I have just spent the best part of two and a half hours watching Mission Impossible: MI2. Previously I'd only seen it once when it came out at the cinema. This was during the days when I had little opinion of Tom one way or the other.

What struck me watching it again, is that, yes, while Thandie Newton is undeniably very, very beautiful, the main crux of the movie is not actually to entertain the viewers at all, but create as many opportunities as humanly possible, within a 180 minute window, to make Tom look as virile and handsome and clever and sultry, all in slow motion, than you could possibly begin to fathom. On second view all that this epic vanity project served to do was to irritate me beyond belief and I even *gasp* even began to hate Tom more than I did prior to switching on the TV. I mean I really, really hate him! And it also made me hate the fact that he is, in all likelihood, a fellow 'mo. He makes me want to become an anti-gay, right-wing Christian fundamentalist.

Now you might argue that it could be considered slightly odd that I have this opinion when I admit that I would certainly not pass up the opportunity to have le gay sex with him.

But I am, after all, a bit of a slut with very few morals, so it doesn't actually mean anything.

Sunday, August 28, 2005

Ok, so it's a few weeks after the fact, but would you like to see some pics from the trip I took to Rome with my Mum? Yes? No?

Well you're going to see them anyway.

To set the scene, here is a picture of me and my Mum, so you know what she looks like:


Almost every time we got someone to take a picture of the two of us she would only remember after the picture had been taken that she hadn't removed her sunglasses. Almost*.

This is a picture of me in a Christopher-has-a-halo thang goin' on, with the occulus of the Pantheon above me:


Directly below the occulus, which is literally a hole in the dome, is a hole in the floor, presumably for the rainwater to drain away through.

Mum: "Hmmm ..."

Christopher: "What?"

Mum: "Why don't they just put in a proper stainless steel plughole?"

Christopher: "What?"

This is a picture of a traditional Italian ice-cream:


We ate a lot of these. Now, if you ever visit a Roman ice-cream parlour you are more than likely to be completely befuddled by the vast selection of every flavour and colour under the Sun and in the rainbow, respectively. I mention colour, because regardless of the fact that the flavour might actually be prawn, the pinky colour can be deeply seductive. Anyhoo, I can reliably inform you that the perennial pistachio flavour is still the best. Despite the fact that the colour looks like mould.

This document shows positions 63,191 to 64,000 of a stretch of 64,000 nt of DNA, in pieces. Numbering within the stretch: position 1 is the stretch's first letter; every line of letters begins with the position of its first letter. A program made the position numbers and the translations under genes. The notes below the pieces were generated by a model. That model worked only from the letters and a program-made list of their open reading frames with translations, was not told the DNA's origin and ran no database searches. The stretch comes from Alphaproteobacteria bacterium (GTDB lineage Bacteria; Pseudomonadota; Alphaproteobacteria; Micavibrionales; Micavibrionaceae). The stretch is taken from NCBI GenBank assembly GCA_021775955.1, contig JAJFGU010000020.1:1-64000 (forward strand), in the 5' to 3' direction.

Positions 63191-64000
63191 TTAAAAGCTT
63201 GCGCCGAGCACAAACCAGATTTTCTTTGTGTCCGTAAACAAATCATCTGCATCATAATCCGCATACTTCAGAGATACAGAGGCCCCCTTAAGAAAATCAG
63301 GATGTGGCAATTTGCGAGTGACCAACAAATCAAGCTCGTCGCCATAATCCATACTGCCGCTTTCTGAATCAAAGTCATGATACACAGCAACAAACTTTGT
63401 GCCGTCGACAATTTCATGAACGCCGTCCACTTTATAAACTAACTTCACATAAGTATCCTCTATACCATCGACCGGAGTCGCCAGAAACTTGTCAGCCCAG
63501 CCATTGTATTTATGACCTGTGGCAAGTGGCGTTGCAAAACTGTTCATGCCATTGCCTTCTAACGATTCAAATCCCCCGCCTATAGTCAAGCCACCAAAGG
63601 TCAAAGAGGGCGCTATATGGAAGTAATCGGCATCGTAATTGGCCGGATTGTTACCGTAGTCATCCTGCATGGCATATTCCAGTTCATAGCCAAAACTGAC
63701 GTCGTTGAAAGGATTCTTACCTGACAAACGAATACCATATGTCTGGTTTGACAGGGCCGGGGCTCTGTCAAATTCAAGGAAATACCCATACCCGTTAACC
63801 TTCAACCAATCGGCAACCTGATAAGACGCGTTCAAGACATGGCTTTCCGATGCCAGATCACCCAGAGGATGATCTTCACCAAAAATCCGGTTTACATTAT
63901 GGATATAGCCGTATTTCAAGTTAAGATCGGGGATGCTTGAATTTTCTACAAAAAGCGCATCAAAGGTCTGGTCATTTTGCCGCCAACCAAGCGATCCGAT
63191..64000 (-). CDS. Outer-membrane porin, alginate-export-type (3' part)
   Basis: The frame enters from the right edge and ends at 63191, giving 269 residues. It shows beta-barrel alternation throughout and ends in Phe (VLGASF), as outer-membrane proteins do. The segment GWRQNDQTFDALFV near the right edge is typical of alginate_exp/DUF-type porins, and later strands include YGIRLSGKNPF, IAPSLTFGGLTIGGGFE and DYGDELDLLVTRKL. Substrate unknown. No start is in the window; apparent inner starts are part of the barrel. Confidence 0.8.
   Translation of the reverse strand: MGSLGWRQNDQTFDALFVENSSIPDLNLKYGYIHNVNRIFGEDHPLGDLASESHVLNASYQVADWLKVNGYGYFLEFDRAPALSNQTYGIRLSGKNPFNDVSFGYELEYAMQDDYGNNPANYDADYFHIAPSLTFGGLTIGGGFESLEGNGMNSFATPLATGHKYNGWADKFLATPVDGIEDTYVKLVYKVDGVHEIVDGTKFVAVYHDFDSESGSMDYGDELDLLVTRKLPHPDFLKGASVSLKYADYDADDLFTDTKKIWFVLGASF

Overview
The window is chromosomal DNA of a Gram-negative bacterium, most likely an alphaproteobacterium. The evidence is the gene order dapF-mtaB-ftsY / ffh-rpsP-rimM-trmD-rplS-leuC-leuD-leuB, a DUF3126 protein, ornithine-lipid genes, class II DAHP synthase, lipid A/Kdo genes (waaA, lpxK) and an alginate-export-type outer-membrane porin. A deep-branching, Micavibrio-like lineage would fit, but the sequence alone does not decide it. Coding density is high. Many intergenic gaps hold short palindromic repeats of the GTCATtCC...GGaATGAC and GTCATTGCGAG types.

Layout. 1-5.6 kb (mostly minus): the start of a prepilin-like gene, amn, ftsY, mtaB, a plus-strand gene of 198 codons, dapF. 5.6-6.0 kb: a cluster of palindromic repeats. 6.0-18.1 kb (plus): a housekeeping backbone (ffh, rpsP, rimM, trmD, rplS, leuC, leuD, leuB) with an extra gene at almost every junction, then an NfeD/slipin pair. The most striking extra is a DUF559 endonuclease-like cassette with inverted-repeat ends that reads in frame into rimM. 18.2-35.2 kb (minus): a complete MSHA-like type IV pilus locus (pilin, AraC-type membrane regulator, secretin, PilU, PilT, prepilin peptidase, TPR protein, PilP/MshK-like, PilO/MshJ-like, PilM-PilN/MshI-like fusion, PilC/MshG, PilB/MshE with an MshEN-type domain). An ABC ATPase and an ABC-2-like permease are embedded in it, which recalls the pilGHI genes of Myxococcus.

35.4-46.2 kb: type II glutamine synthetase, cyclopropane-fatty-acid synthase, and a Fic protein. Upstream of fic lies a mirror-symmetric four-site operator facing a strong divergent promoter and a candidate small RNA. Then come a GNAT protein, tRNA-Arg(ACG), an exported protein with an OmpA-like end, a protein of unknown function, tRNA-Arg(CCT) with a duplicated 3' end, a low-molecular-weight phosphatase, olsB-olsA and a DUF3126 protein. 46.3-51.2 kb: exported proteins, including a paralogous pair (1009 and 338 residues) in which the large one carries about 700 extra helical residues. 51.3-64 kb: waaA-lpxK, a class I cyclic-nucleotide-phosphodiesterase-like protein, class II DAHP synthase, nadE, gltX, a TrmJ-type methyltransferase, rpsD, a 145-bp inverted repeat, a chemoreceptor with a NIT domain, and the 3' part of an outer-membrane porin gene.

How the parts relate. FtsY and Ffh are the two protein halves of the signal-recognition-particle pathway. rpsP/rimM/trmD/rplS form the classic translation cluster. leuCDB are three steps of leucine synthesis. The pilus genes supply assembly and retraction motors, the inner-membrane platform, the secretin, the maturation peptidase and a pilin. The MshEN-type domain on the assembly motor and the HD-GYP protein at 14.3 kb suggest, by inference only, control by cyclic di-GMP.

One time, while we were eating something like our twenty ninth ice-cream, my Mum turned and said to me, "Do you think Italians really eat ice-creams? Do you really think they eat pizza and pasta?"

Christopher: "Er, well ... I don't know. I imagine so, because they're Italian, aren't they."

Mum: "Well, do you think they're just for the tourists? I mean the British don't all eat fish and chips, but that's what we're famous** for."

Christopher: " ... "

This is a picture of my Mum and I inside the coliseum:


* Almost every time.

After looking around for about twenty minutes my Mum turned to me and said, "The Romans ... they were a lot like the Greeks really."

Christopher: "Why do you say that?"

Mum: "Well, you know. Because of Hercules."

Christopher: "I don't think you've really thought this through properly."

Now don't get me wrong. I'm not a horrible person. I love my Mummy very, very much. Hell, on Friday she put £200 in my bank account! But sometimes, just sometimes, I really question my parental / genetic authenticity.

But I will give her this. As a nurse / hairdresser, she may well have missed her vocation, because it was she who was responsible for taking this awesome picture of me sitting on the base of a column (!) at the front of the Pantheon. Marvel at the long-exposure setting! The composition! How cute I look!!!


** Someone please tell me that us Brits are not only famous for our fish and chips.

Saturday, August 27, 2005

I'm not particularly into comic books, but I'm really into Superman. It was the first movie I ever saw at the cinema. So I'm highly anticipating the new Bryan Singer Superman movie, which is coming out on June 30th 2006.

This is a link to one of his video blogs - I think it features CGI prep for the flying sequences in the actual movie, but I guess it might also be for the video game. Not sure. Either way I have goosebumps.

But seriously, how HOT is Brandon Routh?

He's *this* hot .

Or maybe he's *tttthhhhhhhhhiiiiiiiiissssss* hot?

Mercy.

Thursday, August 25, 2005

This morning, at approximately 9.30am, I began to receive wafts of what seemed to be the most putrid case of halitosis, ever, in the history of history.